Aug 25, 2004

Skills crisis set to worsen


MEDIA RELEASE: Anthony Albanese – 25 August 2004

Figures released today confirm that acute skill shortages are set to worsen, particularly amongst the traditional trades. Vacancies for tradespersons have reached the highest level since such data was collected.

The Department of Employment and Workplace Relations’ (DEWR) skilled vacancy index for August reveals that vacancies in the key traditional trades is 17.6% higher than at this time last year.

This means that the demand for more skilled workers in industries such as the metal, automotive and electrical trades is increasing – making it more difficult for many businesses already struggling to find skilled workers.

These latest statistics come on top of warnings from the Australian Industry Group (AiG) that over the next 5 years 175,000 people will leave the traditional trades in Australia and only 70,000 are expected to enter.

If not addressed skill shortages threaten Australia’s future economic development. It is absurd that at a time when more than 1 in 5 teenagers are looking for full time work and more than 350,000 jobseekers have been on unemployment benefits for more than 12 months, businesses are crying out for skilled workers.

This situation highlights a failure of government policy. Under the Howard Government, inadequate funding meant that last year more than 42,000 Australians missed out on a TAFE place. Furthermore, the number of people undertaking a ‘traditional’ apprenticeship has remained virtually unchanged since 1996.

To date the only response from the relevant Government minister, Brendan Nelson, to the growing skills crisis has been a grab bag of toothless communication measures.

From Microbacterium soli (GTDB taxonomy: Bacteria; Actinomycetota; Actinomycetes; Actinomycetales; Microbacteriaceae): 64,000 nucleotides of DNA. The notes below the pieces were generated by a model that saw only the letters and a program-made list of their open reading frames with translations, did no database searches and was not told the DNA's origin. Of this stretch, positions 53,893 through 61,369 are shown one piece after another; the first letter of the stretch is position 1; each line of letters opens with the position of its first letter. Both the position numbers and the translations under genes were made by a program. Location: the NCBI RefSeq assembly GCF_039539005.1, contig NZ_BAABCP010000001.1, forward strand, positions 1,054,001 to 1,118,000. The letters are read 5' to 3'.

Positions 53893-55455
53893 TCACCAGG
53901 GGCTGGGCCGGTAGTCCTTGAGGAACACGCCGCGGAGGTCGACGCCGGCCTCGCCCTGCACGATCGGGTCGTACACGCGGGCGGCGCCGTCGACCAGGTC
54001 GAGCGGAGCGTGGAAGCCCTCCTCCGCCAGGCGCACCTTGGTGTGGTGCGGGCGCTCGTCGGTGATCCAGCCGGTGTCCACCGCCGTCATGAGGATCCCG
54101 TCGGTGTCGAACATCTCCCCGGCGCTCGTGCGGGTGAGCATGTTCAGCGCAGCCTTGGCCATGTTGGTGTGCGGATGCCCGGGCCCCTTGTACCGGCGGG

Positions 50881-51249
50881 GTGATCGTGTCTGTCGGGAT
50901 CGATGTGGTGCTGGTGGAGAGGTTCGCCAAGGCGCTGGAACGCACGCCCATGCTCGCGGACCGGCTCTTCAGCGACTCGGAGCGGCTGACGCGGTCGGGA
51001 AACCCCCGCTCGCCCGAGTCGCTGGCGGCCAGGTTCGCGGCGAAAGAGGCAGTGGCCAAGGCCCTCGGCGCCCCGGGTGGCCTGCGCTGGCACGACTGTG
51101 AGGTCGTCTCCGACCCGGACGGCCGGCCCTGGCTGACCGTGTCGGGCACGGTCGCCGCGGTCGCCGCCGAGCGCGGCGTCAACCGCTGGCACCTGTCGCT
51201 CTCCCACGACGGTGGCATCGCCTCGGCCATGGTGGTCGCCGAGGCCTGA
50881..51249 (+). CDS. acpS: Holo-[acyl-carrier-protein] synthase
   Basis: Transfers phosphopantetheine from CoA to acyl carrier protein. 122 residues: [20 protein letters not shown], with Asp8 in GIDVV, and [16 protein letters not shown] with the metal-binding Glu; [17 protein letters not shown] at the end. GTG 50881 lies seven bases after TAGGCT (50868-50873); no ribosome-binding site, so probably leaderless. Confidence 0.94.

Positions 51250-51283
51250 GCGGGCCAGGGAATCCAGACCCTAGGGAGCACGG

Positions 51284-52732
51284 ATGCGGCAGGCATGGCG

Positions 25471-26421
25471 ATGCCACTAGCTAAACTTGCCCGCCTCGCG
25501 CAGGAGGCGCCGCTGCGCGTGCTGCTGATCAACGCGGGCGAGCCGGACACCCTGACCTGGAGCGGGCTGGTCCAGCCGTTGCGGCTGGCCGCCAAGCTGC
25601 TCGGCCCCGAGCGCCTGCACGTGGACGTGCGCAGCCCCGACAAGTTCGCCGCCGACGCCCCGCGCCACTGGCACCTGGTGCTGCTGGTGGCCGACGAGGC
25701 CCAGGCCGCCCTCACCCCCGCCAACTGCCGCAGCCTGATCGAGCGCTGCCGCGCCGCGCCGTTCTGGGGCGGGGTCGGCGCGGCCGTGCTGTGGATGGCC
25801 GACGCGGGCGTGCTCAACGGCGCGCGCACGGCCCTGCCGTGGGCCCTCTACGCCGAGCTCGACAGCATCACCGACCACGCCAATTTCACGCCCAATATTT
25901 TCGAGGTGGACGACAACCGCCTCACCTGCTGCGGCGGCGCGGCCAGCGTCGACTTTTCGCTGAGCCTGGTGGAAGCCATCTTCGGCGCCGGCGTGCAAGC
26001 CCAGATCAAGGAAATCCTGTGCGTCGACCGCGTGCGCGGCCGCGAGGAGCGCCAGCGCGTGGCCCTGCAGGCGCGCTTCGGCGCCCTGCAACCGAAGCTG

Labor understands the challenge before our country. At the heart of Labor’s efforts to tackle skill shortages is the commitment to invest $1 billion in both early school leavers as part of our Youth Guarantee and older workers as part of our Greater Security, More Opportunities for Mature Age Australians policy. Labor will:

• Abolish all TAFE fees for students wanting to learn a trade while still at high school;

• Fund an additional 20,000 TAFE places nationally;

• Provide a wage and training subsidy worth up to $10,200 to businesses wanting to take on and train early school leavers;

• Create a Training Partnership Fund to help employers re-train their older workers and a $2,000 Learning Bonus for mature age job seekers taking up an apprenticeship in areas experiencing skill shortages;

• Fund 125 Mature Age Workplace Trainers in key industries to develop and implement workplace training plans.

While the Government talks about the need for action, Labor has already announced a number of policies that would address the current skill crisis. Further significant initiatives will be announced before the election.